Today kicks off this year’s National Eating Disorders Awareness Week, and I thought it would be a perfect time to discuss the issues of body image and lymphedema.

Body image is something that everyone deals with, but those with lymphedema are especially susceptible to having body image issues. This is something that needs to be addressed because it can lead to much more serious problems, such as depression and eating disorders.

Six years ago, I developed an eating disorder. Although there are several contributing factors to how it began, one of the most prominent ones was that I had thought that if I lost weight, the swelling in my leg would go down. I convinced myself that it was the only way to get rid of my lymphedema, and that I would never be pretty or worthwhile unless my leg was thinner. Over the years I continued to lose weight and wreck my body until, in March of 2010, I was pulled out of college and hospitalized for two months because I was dangerously underweight. I am now in the difficult stages of recovery, and working hard to get my physical and mental self back to a healthy state.

I share this because I feel that body image issues such as the ones I’ve experienced are not uncommon for people living with a visible medical condition like lymphedema. I learned the hard way that losing weight is not the “cure” for lymphedema. (Note: If you are obese or overweight, weight loss can help alleviate your swelling. Be sure to talk with your doctor before starting any weight loss regimen.) The swelling is exactly that – it is swelling, a collection of fluids, that weight loss cannot get rid of entirely. There is no “quick fix,” no magic cure for lymphedema. We can only adjust ourselves and our thinking so that it does not cloud the way we see ourselves as the beautiful, delightful people that we really are or impede us from doing the self-care we need to keep our swelling under control.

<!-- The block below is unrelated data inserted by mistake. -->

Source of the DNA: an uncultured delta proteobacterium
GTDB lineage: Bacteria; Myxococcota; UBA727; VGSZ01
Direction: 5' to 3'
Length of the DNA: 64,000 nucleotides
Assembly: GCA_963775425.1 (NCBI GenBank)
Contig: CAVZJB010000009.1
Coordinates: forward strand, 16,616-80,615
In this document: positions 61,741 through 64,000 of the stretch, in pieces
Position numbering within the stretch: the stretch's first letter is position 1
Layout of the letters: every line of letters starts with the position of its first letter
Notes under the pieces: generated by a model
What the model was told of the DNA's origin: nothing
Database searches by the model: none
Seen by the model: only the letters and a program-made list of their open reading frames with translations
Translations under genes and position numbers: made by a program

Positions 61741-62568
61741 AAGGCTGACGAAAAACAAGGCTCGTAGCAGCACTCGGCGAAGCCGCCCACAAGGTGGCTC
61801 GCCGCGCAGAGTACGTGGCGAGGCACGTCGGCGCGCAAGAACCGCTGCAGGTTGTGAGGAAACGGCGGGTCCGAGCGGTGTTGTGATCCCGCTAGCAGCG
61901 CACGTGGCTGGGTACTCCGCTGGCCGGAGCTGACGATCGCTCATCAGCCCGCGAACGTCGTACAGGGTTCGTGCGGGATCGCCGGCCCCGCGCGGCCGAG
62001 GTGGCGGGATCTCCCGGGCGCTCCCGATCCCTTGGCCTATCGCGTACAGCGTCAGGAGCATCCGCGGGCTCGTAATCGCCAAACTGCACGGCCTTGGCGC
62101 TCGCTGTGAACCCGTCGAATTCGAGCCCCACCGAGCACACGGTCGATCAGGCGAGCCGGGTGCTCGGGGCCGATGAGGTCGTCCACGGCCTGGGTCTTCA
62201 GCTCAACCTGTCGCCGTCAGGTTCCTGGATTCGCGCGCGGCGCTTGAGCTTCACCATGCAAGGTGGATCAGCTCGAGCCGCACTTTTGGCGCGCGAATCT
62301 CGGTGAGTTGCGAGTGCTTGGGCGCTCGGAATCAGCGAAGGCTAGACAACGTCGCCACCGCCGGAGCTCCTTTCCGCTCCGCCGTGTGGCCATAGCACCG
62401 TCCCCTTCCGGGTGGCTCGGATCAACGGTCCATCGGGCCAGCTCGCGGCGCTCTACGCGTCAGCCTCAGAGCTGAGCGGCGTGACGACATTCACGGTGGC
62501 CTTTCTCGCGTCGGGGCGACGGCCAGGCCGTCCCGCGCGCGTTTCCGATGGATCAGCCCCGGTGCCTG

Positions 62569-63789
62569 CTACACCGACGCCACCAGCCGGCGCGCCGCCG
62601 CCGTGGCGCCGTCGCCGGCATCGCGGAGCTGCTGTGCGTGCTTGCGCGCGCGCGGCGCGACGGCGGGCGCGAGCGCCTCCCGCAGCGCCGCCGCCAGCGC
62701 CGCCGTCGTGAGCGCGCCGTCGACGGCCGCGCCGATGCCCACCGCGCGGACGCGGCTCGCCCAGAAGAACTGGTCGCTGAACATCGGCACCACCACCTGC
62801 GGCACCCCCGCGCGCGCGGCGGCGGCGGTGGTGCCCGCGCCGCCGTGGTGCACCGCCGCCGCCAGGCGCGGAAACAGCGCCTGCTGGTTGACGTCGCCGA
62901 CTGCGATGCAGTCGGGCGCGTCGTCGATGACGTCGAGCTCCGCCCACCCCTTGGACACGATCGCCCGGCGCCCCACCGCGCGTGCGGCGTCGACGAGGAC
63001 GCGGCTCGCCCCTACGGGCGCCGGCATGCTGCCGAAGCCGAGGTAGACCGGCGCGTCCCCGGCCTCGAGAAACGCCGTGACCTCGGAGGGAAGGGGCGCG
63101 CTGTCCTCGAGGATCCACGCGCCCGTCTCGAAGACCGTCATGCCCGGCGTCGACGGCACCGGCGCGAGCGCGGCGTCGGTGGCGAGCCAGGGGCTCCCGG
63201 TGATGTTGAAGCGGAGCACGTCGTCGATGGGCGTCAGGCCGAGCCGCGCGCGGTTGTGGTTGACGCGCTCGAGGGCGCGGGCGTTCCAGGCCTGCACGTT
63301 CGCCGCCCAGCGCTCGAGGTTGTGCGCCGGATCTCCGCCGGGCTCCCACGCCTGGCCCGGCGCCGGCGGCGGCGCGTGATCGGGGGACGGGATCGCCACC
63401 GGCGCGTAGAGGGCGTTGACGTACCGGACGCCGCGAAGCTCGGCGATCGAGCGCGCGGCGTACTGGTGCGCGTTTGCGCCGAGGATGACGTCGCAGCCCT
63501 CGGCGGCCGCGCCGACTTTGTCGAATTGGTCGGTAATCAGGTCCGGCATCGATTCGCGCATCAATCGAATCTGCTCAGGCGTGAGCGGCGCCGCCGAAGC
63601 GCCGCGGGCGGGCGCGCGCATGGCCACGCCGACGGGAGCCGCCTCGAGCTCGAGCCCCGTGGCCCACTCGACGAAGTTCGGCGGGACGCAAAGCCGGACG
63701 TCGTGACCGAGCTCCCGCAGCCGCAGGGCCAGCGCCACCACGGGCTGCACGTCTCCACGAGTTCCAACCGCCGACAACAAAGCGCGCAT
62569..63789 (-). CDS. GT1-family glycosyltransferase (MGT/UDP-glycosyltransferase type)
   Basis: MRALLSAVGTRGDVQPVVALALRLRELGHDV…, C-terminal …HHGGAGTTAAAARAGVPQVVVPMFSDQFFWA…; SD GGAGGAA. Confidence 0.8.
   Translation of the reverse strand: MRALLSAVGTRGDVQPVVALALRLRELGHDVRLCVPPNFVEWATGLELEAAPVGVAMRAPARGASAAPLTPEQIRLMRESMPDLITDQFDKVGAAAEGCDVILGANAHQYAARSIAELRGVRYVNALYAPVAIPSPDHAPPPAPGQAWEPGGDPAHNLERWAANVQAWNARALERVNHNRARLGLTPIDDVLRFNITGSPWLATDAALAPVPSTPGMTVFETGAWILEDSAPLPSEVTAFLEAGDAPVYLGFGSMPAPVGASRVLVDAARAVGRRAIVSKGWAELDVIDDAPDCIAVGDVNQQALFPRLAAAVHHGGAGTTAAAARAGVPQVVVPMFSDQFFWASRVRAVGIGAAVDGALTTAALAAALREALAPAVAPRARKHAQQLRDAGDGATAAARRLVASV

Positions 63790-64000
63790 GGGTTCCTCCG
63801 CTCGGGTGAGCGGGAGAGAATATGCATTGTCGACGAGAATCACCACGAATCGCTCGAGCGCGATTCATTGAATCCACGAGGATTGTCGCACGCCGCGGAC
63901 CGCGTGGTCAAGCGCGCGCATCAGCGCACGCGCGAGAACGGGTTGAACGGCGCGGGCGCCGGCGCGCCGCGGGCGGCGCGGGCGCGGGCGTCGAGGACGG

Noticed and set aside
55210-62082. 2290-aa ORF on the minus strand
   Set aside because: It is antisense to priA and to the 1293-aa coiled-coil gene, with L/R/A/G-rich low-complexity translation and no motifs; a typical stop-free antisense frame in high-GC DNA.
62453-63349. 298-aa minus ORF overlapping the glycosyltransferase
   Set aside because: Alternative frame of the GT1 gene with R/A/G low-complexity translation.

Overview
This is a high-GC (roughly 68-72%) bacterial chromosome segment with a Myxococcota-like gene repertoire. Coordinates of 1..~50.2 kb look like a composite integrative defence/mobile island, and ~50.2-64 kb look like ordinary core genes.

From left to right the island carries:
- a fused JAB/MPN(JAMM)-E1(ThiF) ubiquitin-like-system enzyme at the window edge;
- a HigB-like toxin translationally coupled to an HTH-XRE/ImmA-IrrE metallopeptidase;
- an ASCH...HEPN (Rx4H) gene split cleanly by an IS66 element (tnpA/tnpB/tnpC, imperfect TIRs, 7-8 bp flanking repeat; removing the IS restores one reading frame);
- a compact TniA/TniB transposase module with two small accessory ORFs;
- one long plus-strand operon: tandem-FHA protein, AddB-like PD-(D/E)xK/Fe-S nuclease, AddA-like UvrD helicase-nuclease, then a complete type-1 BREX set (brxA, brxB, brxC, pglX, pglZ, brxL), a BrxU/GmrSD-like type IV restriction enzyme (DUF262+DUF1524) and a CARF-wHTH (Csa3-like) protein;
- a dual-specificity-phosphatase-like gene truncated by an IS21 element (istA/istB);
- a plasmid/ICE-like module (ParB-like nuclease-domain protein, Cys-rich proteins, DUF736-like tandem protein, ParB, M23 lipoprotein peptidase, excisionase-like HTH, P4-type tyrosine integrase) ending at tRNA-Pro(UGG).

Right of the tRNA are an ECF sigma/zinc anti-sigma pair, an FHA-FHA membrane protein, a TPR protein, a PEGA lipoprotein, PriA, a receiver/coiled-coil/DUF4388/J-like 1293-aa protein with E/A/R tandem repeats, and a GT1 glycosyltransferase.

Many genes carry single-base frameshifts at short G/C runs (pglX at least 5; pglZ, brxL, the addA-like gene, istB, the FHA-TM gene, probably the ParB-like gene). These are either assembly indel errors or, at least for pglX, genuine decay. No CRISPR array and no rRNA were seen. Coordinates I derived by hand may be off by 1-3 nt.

What a lot of people don’t realize about lymphedema is that it creates a lot of anguish for those who suffer from it. Little things become tremendous, such as buying shoes or wearing certain kinds of clothing. It affects how you see yourself and how you interact with other people. Even the weather is your enemy – summertime is not a carefree vacation, but instead a season where you’re more exposed, and the heat makes your swelling even worse. You’re constantly worrying about how you look or if your swelling is noticeable. Your swelling becomes conflated with your sense of self-worth and you feel detached, alienated, and different from everyone else. You feel alone.

But why? Why should we let this get in the way of feeling good about ourselves? Why should we obsess over it, be consumed by it? It isn’t healthy, and it certainly isn’t productive. Instead of worrying about our bodies, why not celebrate them?

In honor of National Eating Disorders Awareness Week, let’s challenge ourselves to love how we look. Let’s actually feel confident when we leave our houses in the morning. Let’s wear that skirt with pride, or wear that short sleeved shirt. Let’s be proud of ourselves, let’s flirt with ourselves in the mirror. Let’s be unafraid. Let’s face the world head-on.

Will you join me?

How do you deal with body image? How has it affected your life? What do you do to overcome it? Please share in the comments section below!